A state appeals panel said jurisdictional issues should have allowed General Electric to be dismissed from a personal injury complaint involving asbestos exposure.
Cook County Circuit Court Judge Clare Elizabeth McWilliams in November had refused to dismiss GE from a complaint brought by Alabama resident Arlin Campbell, who sued dozens of companies in connection with a December 2016 mesothelioma diagnosis he blamed on his exposure to asbestos during his working life from 1961-1999 in Illinois, Alabama, Louisiana and Texas. Campbell’s only Illinois employment, however, was an early 1960s stint at Republic Steel in Chicago.
After filing the complaint May 4, 2017, Campbell died. Estate administrator Anissa Campbell Ivey is pursuing the claim, with GE the only party to the appeal that came before the Illinois First District Appellate Court. Justice Thomas Hoffman wrote the opinion issued May 18; justices Maureen Connors and Mathias Delort concurred.
According to Hoffman, GE’s June 9 motion to dismiss said Campbell failed to allege sufficient facts to confer personal jurisdiction, specifically by not alleging he “encountered GE products containing asbestos at Republic Steel.”
Justice Thomas Hoffman
Campbell responded Aug. 16, saying Illinois has “jurisdiction by necessity” because his asbestos exposure took place in many states. He further said a July deposition established he suffered asbestos exposure from GE’s electric furnaces used to melt steel at Republic Steel. But in an Aug. 30 reply, GE cited remarks from an employee who said the industrial furnaces he oversaw from 1959 to 1979 were not designed to melt steel.
In its appeal, GE said it is not “at home” in Illinois; didn’t consent to jurisdiction in the state; and repeated its assertion Campbell’s injury didn’t have a connection to use of its products in Illinois.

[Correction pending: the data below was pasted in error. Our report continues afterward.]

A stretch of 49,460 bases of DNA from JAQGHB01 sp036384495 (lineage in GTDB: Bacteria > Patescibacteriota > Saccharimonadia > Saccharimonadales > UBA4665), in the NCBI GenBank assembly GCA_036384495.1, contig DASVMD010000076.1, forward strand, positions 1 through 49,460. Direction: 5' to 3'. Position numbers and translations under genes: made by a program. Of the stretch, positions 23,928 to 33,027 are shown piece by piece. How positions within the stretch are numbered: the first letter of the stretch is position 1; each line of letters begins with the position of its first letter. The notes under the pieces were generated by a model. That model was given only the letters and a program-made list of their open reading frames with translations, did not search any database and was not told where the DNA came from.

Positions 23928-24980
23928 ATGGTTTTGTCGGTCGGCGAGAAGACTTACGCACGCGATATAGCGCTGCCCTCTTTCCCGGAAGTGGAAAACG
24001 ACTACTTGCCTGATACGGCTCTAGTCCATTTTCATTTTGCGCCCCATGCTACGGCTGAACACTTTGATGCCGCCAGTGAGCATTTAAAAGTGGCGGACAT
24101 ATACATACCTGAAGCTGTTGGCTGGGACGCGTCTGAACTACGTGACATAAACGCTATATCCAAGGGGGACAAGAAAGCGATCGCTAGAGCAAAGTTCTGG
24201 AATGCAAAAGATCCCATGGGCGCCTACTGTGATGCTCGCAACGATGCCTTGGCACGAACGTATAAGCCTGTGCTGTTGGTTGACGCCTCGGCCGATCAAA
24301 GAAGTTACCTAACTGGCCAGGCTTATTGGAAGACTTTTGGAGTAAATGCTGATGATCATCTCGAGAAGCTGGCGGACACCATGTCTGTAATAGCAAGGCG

The appellate panel agreed, noting GE is incorporated in New York and its principal place of business is in Massachusetts. Although it has operated in Illinois since 1897 with more than 3,000 employees at 30 Illinois facilities, Hoffman wrote GE’s Prairie State presence “constitutes a relatively small portion of its total operations.” The justice likewise said nothing on the record established GE as consenting to jurisdiction in Illinois.
With respect to personal jurisdiction, the panel noted Campbell’s deposition testimony shows he initially said he didn’t remember which manufacturers produced any of the equipment at Republic Steel. He later attributed the furnaces to GE because his brother “worked on furnaces,” and even though nothing written or tagged on the devices “suggested” they were GE products, Campbell ultimately admitted “he had no way of knowing who made the furnaces in use at Republic Steel.”
The panel also relied on the former GE employee who said the company never made an electric furnace for melting steel, saying that even if GE did make such furnaces before the employee’s tenure, nothing in Campbell’s filings or testimony link the Republic Steel furnaces to GE. Hoffman wrote of the need for a direction connection between the federal court district and Campbell’s specific claim.
The justices likewise rejected Campbell’s argument that Illinois is an appropriate venue because there’s no other forum in which he could bring one claim against all the defendants. While they acknowledged Campbell’s reliance on a number of U.S. Supreme Court cases, “he identifies no case in which the Court adopted” the notion of jurisdiction by necessity, nor did he cite any other court employing the same logic.
Finding McWilliams erred in refusing the dismissal, the panel reversed her ruling and remanded the case with directions to remove GE as a party defendant.
According to Cook County court records, Campbell has been represented by The Flint Law Firm, of Edwardsville, while GE is represented by the firm of Sidley Austin LLP, of Chicago.